Proving Medal: Sailing in Uncharted Waters

Teenaged Chennai duo Varsha and Aishwarya salutes British coach after opening India’s account in Asian Games with landmark bronze.

Published: 01st October 2014 06:07 AM  |   Last Updated: 01st October 2014 02:11 PM   |  A+A-

Varsha

INCHEON: One member of this sailing pair is 16 and the other 18. They may just be teenagers, but their achievement is historic. Chennai gave India a first-ever medal in Asian Games sailing — a bronze — in the women’s 29er two person dinghy event on Tuesday. Considering their age, this is stupendous. Interestingly, sailing was a sport that the Sports Ministry wanted to strike off the list before the Games.

Varsha Gautham and crew Aishwarya Nedunchezhiyan sailed to glory behind Thailand’s N Poonpat and N Waiwai (gold, 19.0 net penalty) and Rui Xi Priscilla Low and Rui Qi Cecilia Low of Singapore (silver) at the Wangsan Sailing Marina. Varsha is the youngest medallist for India here at the Asian Games.

Varsha had taken up the sport around 2006-07 as a hobby and started liking it. She sometimes gets homesick while training abroad, but that does not deter her from focussing on the sport. “I love the sport and want to excel. I never gave up. What started as a hobby has turned into a profession,” said Varsha, who had to choose open school to devote more time to her sport. “We went to Spain for the Olympic qualifiers and did not do too well there. We came here to make amends and are got the medal.”

Varsha tries to balance studies and sport. So finding time during the day is not easy for her. “I go to the gym in the morning and practise 4-5 hours a day and in the evening I take tuition. I will be in 12th standard soon as I have to clear just one paper. I am studying ahead of my age and don’t neglect academics. We must thank our federation, K D Singh, Ajay Narang and SDAT, who have been supporting us.”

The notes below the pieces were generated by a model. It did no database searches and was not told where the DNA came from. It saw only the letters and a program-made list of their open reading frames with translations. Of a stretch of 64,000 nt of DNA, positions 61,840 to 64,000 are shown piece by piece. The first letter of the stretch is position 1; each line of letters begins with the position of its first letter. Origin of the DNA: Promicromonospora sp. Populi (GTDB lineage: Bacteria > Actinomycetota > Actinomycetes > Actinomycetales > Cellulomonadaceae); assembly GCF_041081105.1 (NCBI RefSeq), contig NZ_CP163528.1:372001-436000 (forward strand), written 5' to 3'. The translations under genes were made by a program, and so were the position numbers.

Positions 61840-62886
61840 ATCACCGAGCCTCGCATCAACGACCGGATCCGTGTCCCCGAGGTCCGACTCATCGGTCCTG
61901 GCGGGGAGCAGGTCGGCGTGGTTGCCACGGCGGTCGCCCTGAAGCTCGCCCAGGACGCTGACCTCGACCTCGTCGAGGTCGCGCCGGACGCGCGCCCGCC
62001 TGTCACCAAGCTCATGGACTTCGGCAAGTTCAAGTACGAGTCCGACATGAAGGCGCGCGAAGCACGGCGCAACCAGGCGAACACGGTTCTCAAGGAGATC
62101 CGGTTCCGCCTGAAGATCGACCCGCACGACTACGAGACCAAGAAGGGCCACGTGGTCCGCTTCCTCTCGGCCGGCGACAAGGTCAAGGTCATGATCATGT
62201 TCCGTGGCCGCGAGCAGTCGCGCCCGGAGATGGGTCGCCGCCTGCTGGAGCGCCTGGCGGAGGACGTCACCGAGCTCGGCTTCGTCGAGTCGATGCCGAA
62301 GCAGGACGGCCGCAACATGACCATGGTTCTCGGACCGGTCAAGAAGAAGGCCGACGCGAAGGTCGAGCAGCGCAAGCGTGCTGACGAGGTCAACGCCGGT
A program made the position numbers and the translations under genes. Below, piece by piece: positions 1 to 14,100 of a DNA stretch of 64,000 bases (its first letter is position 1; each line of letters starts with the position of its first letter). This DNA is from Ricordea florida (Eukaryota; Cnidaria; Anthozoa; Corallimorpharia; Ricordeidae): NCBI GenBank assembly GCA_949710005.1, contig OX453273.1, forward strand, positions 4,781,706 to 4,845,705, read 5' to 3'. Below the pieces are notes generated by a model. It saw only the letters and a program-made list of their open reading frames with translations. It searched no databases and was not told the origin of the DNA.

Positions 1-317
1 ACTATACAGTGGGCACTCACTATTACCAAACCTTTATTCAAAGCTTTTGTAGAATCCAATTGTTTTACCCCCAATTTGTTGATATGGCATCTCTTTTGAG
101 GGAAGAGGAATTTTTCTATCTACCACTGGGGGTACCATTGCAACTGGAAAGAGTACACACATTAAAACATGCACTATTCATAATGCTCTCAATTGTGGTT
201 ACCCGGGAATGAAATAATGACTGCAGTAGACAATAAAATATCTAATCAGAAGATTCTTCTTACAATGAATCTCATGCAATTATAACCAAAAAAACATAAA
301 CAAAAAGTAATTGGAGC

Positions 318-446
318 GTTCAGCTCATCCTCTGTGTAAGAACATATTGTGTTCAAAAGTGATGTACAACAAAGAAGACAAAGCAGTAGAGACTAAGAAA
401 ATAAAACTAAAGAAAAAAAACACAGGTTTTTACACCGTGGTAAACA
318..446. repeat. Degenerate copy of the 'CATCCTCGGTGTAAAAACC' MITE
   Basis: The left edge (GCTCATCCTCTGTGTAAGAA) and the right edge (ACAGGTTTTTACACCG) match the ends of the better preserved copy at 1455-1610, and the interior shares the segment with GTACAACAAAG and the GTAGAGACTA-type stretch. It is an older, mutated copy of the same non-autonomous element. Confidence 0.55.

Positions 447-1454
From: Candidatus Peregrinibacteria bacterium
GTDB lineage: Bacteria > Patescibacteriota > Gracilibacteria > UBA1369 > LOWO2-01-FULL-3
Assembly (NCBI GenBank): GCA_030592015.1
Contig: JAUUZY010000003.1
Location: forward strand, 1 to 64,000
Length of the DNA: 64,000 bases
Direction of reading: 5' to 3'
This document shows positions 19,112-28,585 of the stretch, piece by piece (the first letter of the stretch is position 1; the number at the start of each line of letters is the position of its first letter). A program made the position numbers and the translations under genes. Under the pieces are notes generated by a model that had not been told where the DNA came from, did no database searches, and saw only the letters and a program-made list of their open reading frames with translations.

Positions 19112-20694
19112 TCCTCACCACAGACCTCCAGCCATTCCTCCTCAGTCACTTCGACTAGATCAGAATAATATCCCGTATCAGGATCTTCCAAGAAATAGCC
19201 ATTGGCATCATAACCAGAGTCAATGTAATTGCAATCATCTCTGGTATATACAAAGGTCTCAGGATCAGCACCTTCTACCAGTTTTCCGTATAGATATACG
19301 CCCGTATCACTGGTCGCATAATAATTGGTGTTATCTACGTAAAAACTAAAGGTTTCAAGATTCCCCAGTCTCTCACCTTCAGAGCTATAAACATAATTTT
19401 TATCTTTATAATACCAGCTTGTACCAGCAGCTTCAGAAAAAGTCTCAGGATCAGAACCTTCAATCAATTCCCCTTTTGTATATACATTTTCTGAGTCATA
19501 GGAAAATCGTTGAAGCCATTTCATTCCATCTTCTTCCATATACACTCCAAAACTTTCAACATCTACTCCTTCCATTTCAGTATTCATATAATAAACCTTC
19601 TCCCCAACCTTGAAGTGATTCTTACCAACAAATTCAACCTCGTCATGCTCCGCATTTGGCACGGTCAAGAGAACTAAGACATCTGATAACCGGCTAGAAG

Aishwarya, Varsha’s crew, is just two years older. She started a little late. “It was just a hobby initially. I used to go on Sundays for an hour or two.” But after Pete Conway of Great Britain joined as Yachting Association of India’s chief national coach, things changed for both teenagers. “He saw our potential and started training us. Only then did I start taking it seriously,” said the MOP Vaishnav College student, who is pursuing sociology honours. She had only recently celebrated a different kind of anniversary — that of the day of initiation into the sport. “I remember the day and we celebrate it. I joined sailing on August 5 in 2006.”

The State Development Authority of Tamil Nadu had been supporting them. “Our training expenses were met through that,” said Varsha.

K D Singh, manager of the team, said the two had performed really well despite impediments. “The wind was low and at times, they had problem guiding the dinghy. Once they even took a wrong turn,” he added.

Chitresh Sixth

In the optimist men’s one person dinghy, 13-year-old Chitresh Tatha finished in sixth spot. Nethra Kumanan ended seventh out of eight sailors in the laser radial women’s one person dinghy.

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